Jodi Beggs, aka Economists Do It With Models, argues that paternalism need not be justified by assuming irrational agents, but can simply be an efficient response to an informational problem:

Any Economics 101 course will tell you that a required condition for markets to be efficient (read, value-maximizing for society) is that consumers have full information about the products they are considering consuming. In this way, the calorie-labeling legislation is helping to push the fast food market in the direction of efficiency as much as anything else. What’s so behavioral-y about that?

One counter to this is that markets should be supplying the amount of information that consumers prefer, and that the reason we don’t observe a lot of menu labeling and other information from restaurants is because consumers don’t want to know. Of course, you could argue that they don’t want to know only because of what they don’t know…Wait, what?

Ok, bare with me. Pretend I had a sealed envelope that contained a letter from someone telling you telling you exactly why they hate you. But say you believe that everyone who you care about doesn’t hate you, therefore you assume it’s from someone you don’t care about, and since you don’t want the annoyance of reading hate mail from someone you don’t care about, you choose not to open the letter. But, say that letter is from your wife, who secretly hates you. Well you would want to know why your wife hates you, but since you believe your wife can’t possibly hate you, you won’t get information you want. Basically what I’m saying is that your current information set determines your demand for information.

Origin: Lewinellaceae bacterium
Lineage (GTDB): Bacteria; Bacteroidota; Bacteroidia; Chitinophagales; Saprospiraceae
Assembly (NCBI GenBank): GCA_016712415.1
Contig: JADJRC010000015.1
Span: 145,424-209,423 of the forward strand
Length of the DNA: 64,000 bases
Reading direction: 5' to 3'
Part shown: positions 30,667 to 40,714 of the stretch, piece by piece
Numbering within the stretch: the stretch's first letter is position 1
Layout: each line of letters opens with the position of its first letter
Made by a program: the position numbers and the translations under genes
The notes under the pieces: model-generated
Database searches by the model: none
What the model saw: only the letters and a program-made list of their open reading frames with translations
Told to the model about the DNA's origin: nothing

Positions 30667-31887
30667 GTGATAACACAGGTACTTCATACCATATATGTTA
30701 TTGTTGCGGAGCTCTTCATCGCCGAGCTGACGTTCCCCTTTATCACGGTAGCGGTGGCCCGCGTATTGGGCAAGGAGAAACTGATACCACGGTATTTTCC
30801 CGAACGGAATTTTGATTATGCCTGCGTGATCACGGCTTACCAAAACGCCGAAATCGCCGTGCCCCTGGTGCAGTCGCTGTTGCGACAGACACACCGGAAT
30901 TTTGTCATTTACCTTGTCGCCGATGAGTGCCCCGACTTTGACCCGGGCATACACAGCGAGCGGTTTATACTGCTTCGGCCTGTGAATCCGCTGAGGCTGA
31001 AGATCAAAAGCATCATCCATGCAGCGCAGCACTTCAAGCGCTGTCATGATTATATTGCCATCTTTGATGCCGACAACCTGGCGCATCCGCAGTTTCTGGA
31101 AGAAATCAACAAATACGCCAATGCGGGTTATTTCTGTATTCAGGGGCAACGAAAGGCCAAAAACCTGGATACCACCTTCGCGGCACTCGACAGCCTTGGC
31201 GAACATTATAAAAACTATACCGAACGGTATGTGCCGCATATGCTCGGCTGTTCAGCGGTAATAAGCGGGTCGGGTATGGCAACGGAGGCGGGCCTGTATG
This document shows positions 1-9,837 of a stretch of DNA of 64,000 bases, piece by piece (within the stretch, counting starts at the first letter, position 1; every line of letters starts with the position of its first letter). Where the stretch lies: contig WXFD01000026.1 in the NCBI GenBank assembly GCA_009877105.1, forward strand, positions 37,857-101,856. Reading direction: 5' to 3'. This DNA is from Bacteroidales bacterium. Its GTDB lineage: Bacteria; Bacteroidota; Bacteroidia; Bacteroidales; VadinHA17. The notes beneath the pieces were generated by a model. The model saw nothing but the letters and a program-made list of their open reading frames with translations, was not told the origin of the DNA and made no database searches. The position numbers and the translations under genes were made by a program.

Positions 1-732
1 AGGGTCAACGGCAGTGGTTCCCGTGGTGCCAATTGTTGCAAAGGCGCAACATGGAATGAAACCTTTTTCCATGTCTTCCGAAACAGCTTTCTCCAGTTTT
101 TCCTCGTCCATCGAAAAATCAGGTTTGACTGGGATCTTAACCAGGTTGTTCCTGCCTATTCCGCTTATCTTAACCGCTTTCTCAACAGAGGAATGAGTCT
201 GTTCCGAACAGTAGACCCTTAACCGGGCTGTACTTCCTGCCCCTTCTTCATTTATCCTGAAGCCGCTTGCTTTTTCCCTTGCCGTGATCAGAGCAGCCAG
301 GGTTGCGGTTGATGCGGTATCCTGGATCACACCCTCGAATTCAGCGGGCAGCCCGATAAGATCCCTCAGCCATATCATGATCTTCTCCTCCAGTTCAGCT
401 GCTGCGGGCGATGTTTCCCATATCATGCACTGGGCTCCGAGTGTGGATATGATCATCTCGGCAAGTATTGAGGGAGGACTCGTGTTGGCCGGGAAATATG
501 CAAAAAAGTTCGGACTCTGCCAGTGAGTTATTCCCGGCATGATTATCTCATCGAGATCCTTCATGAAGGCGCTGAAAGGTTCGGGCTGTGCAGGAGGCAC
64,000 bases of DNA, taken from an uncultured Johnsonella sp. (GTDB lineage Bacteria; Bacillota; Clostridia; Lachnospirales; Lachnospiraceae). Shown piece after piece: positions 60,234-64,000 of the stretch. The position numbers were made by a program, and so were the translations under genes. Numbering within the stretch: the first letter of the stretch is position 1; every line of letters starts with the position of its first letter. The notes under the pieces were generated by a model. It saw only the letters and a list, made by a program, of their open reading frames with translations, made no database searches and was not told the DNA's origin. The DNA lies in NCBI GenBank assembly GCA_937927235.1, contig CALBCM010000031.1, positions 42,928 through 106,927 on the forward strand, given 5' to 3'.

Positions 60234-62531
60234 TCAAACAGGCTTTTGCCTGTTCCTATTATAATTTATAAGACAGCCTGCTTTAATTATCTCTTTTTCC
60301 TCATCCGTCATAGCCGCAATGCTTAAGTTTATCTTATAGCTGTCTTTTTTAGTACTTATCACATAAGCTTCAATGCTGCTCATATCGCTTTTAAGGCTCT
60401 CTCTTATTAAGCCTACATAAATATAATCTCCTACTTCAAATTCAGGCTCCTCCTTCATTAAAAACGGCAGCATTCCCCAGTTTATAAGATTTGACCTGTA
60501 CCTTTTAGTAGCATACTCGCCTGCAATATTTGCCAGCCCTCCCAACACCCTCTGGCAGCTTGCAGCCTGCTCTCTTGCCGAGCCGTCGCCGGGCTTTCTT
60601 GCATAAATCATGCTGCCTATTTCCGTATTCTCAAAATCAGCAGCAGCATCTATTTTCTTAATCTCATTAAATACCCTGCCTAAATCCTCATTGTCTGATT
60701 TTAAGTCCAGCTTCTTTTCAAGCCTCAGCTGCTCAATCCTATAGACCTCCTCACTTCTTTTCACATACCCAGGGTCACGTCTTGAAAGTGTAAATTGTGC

So what does this have to do with menu labeling regulations? If we assume markets are working, then the level of information we observe is the amount demanded by consumers, which efficient. In this case menu labeling laws would make people worse off by giving them information they don’t want. That is unless the amount of information they are demanding is based on their assumption that restaurant food is kind of unhealthy, but not as unhealthy as it really is. If they had any idea how bad it was, they would want to know. In this case menu labeling laws could make people better off.

Determining the source of the lack of information is critical to knowing whether menu laws are efficient or not. This is especially important because the amount of information can affect demand, which contra Jodi, can change the choice set. She writes:

…the consumer has exactly the same set of choices available to her regardless of whether calorie counts are on the menus or not. Because of this feature, it’s hard to argue that this sort of legislation is significantly bad for anyone- here, the worst-case scenario is that some people keep eating unhealthy food but are no longer blissfully ignorant and instead feel guilty.

But what could happen is that when people are no longer able to be blissfully ignorant, which they prefer, they consume a healthier but lower utility set of products. This in turn could change restaurant supply decisions, which would mean a different choice set.

So what is it:  is our demand for ignorance efficient, or is our ignorance causing us to demand an inefficient amount of ignorance?